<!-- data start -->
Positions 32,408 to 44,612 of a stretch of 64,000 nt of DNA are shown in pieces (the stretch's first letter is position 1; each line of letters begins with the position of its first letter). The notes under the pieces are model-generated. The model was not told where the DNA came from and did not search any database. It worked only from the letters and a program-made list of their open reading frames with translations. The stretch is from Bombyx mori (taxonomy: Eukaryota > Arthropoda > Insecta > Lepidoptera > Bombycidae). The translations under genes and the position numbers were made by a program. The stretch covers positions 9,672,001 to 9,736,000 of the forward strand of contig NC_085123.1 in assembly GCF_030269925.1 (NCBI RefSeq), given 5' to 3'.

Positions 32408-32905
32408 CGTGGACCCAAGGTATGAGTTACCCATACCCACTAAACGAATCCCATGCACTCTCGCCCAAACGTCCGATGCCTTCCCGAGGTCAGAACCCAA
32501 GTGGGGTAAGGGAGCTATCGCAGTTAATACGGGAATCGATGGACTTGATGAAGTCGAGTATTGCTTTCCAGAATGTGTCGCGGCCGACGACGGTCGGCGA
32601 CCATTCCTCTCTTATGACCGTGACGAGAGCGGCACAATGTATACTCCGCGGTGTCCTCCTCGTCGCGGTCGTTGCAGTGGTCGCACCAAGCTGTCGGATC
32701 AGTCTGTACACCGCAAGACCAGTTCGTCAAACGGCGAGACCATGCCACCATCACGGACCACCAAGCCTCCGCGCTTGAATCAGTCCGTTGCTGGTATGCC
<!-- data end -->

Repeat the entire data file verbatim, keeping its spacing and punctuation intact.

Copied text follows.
Positions 32,408 to 44,612 of a stretch of 64,000 nt of DNA are shown in pieces (the stretch's first letter is position 1; each line of letters begins with the position of its first letter). The notes under the pieces are model-generated. The model was not told where the DNA came from and did not search any database. It worked only from the letters and a program-made list of their open reading frames with translations. The stretch is from Bombyx mori (taxonomy: Eukaryota > Arthropoda > Insecta > Lepidoptera > Bombycidae). The translations under genes and the position numbers were made by a program. The stretch covers positions 9,672,001 to 9,736,000 of the forward strand of contig NC_085123.1 in assembly GCF_030269925.1 (NCBI RefSeq), given 5' to 3'.

Positions 32408-32905
32408 CGTGGACCCAAGGTATGAGTTACCCATACCCACTAAACGAATCCCATGCACTCTCGCCCAAACGTCCGATGCCTTCCCGAGGTCAGAACCCAA
32501 GTGGGGTAAGGGAGCTATCGCAGTTAATACGGGAATCGATGGACTTGATGAAGTCGAGTATTGCTTTCCAGAATGTGTCGCGGCCGACGACGGTCGGCGA
32601 CCATTCCTCTCTTATGACCGTGACGAGAGCGGCACAATGTATACTCCGCGGTGTCCTCCTCGTCGCGGTCGTTGCAGTGGTCGCACCAAGCTGTCGGATC
32701 AGTCTGTACACCGCAAGACCAGTTCGTCAAACGGCGAGACCATGCCACCATCACGGACCACCAAGCCTCCGCGCTTGAATCAGTCCGTTGCTGGTATGCC